- The Washington Times - Thursday, June 5, 2003

The case of Michael Wayne Sears, who murdered his wife in 1992 and is charged with murdering his girlfriend last month, highlights the crying need to rein in Maryland judges, who have virtually unlimited power to reconsider criminal sentences at any time at the request of the defense. Eleven years ago, Sears went into the bedroom of the Clinton home he shared with his wife, Debra, and shot her to death as the couple’s three children sat outdoors. He now is awaiting trial on charges of killing his girlfriend in Greenbelt last month.

In 1994, Sears was convicted of second-degree murder in the Debra Sears case and sentenced to 30 years in prison by Prince George’s County Circuit Court Judge Joseph Casula. Sears served time at the Patuxent Institution in Jessup — which treats the state’s violent inmates thought to be the best candidates for rehabilitation. In filing for a reduced sentence in 1999, Sears’ defense attorney submitted a letter to the court from a psychiatrist who concluded that Sears was “a very low risk to engage in future violent behavior if he were released from incarceration.” Judge Casula, apparently moved to hear the good news about Sears, reduced his sentence to 20 years, making him eligible for parole at an earlier date. In 2001, Sears was freed — after serving just nine years for murder.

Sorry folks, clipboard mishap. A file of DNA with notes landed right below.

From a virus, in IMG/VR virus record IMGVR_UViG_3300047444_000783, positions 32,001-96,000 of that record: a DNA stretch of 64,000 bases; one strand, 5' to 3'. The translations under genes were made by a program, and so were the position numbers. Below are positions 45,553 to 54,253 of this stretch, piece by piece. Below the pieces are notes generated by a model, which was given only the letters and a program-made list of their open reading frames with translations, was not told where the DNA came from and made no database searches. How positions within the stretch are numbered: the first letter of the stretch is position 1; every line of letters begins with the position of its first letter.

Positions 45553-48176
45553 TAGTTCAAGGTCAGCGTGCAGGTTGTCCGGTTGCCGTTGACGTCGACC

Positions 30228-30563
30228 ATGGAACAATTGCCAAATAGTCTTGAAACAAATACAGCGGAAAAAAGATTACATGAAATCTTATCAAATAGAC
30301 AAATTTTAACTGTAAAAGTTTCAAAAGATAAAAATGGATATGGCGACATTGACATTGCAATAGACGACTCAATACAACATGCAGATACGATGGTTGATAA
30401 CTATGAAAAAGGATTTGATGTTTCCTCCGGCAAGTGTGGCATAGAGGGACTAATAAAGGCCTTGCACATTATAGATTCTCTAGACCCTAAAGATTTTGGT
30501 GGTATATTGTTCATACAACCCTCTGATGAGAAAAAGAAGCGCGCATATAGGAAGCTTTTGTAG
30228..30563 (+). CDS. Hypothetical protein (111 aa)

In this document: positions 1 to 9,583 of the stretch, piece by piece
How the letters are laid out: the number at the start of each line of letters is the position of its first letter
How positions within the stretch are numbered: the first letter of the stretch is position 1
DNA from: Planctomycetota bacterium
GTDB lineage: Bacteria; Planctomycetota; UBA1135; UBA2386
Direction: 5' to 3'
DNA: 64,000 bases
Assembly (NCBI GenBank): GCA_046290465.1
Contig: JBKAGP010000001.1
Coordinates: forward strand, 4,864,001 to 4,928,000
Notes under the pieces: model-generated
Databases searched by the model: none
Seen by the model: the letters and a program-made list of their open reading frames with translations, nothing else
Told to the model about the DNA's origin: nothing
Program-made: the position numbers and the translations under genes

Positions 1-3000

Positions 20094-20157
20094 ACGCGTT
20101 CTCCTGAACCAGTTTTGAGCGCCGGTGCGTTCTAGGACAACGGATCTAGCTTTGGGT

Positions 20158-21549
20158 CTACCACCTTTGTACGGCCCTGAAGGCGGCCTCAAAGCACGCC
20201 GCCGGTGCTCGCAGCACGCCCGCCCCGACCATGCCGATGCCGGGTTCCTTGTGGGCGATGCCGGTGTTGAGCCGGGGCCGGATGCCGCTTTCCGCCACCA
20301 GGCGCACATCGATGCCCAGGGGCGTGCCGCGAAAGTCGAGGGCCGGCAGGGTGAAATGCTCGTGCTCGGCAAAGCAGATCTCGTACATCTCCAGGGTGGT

Over the next 20 months, Sears got himself a condominium, a new car and a girlfriend: Darlene Williamson, a mother of four. Late last month, relatives found Miss Williamson, who had been beaten and stabbed to death, in the bedroom of Sears’ condominium. Judge Casula termed the news of Sears’s arrest “a judge’s worst nightmare,” but attempted to foist the blame for his early release on the folks at the Patuxent Institution.

The judge’s alibi certainly won’t help the young Williamson children, who will never see their mother again. And it certainly isn’t the first time that Judge Casula’s misdirected compassion toward violent felons has resulted in tragedy. Just ask the family of Peyton Tuthill, a 24-year-old Colorado woman who was raped and murdered by Donta Paige, an armed robber who had served just two years of his 10-year sentence when Judge Casula ordered him released from prison and sent to a drug-treatment center in Denver. After four months of failed treatment, Paige was expelled from the program in February 1999. The following day, he raped and murdered Miss Tuthill during a burglary of her home. The state of Maryland paid $700,000 to the Tuthill family, and Gov. Parris Glendening apologized to Colorado Gov. Bill Owens.

Fortunately, Judge Casula has retired from the bench. But Maryland retains the perverse system (apparently the only one of its kind in the country) which invests like-minded judges still on the bench with nearly unlimited power to reduce the sentences of violent felons. Two things must be done to change this. First, the state Court of Special Appeals oversees something called the Standing Committee on Rules, which has the power to enact changes. And, most importantly of all, the governor and the General Assembly need to take action. The blunt reality is that the situation won’t be reformed unless Gov. Robert Ehrlich embraces change and puts it at the top of his legislative agenda.


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